The New York Academy of Medicine and the Commonwealth Fund, either alone or in combination, are likely to do things well. This book is worthy of both sponsors.
The monograph is well written and gives an amiable account of recent medical history as it has influenced or has been influenced by economic changes, industry, education, urbanization and American life in general. The conclusion is sound: The chief problem of medical practice that agitates the public today is providing for every one a high quality of curative and preventive medical service.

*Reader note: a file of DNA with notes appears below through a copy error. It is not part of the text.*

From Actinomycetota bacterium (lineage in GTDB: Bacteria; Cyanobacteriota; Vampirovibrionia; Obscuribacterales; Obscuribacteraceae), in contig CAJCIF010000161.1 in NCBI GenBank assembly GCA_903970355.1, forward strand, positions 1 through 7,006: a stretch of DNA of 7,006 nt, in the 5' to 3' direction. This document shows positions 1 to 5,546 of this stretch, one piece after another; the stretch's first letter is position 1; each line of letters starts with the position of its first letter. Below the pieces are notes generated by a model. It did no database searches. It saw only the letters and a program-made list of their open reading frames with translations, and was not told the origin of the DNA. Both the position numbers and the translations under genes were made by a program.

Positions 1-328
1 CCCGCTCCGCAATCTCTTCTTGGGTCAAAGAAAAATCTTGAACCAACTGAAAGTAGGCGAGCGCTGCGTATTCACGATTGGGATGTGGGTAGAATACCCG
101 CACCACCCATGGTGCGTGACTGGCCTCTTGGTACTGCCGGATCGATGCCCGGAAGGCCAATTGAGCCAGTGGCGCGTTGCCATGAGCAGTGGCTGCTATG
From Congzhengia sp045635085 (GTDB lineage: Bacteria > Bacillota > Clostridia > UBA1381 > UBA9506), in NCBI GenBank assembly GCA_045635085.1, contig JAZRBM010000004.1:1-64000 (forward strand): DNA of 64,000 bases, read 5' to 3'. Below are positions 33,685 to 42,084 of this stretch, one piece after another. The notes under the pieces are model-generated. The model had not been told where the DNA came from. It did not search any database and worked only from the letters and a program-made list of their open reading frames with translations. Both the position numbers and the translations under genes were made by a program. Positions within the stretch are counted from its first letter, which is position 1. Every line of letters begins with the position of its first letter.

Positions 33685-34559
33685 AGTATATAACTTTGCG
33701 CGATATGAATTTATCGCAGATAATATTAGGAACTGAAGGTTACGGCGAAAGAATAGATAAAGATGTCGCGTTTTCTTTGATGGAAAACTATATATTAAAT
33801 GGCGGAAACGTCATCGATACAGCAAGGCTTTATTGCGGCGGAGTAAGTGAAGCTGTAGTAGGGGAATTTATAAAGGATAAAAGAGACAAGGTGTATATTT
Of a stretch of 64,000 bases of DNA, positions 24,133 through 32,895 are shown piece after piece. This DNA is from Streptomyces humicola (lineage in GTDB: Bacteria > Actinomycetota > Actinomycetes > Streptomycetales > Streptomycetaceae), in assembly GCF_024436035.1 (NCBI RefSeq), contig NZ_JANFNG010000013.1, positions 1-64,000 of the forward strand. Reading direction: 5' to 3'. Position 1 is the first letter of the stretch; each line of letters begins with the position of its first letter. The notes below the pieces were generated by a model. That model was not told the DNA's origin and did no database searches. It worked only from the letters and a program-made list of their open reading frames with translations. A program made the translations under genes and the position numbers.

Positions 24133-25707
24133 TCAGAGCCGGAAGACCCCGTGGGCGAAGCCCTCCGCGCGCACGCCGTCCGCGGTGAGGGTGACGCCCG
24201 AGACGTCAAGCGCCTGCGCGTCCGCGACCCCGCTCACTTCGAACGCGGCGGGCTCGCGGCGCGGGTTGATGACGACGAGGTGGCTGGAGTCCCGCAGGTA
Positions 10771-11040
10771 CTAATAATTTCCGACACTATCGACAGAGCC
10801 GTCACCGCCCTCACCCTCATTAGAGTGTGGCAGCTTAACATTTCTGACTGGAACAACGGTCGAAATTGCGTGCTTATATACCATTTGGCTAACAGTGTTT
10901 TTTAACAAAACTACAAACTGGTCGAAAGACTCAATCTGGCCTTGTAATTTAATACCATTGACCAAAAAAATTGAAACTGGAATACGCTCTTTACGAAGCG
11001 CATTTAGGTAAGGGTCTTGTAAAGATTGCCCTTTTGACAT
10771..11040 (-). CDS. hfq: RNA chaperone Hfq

The author, a doctor of philosophy and sociologist, says that the future prestige of the medical profession and the future contribution of medicine to scientific and social progress are closely related to the solution of this problem. He does not give the answer.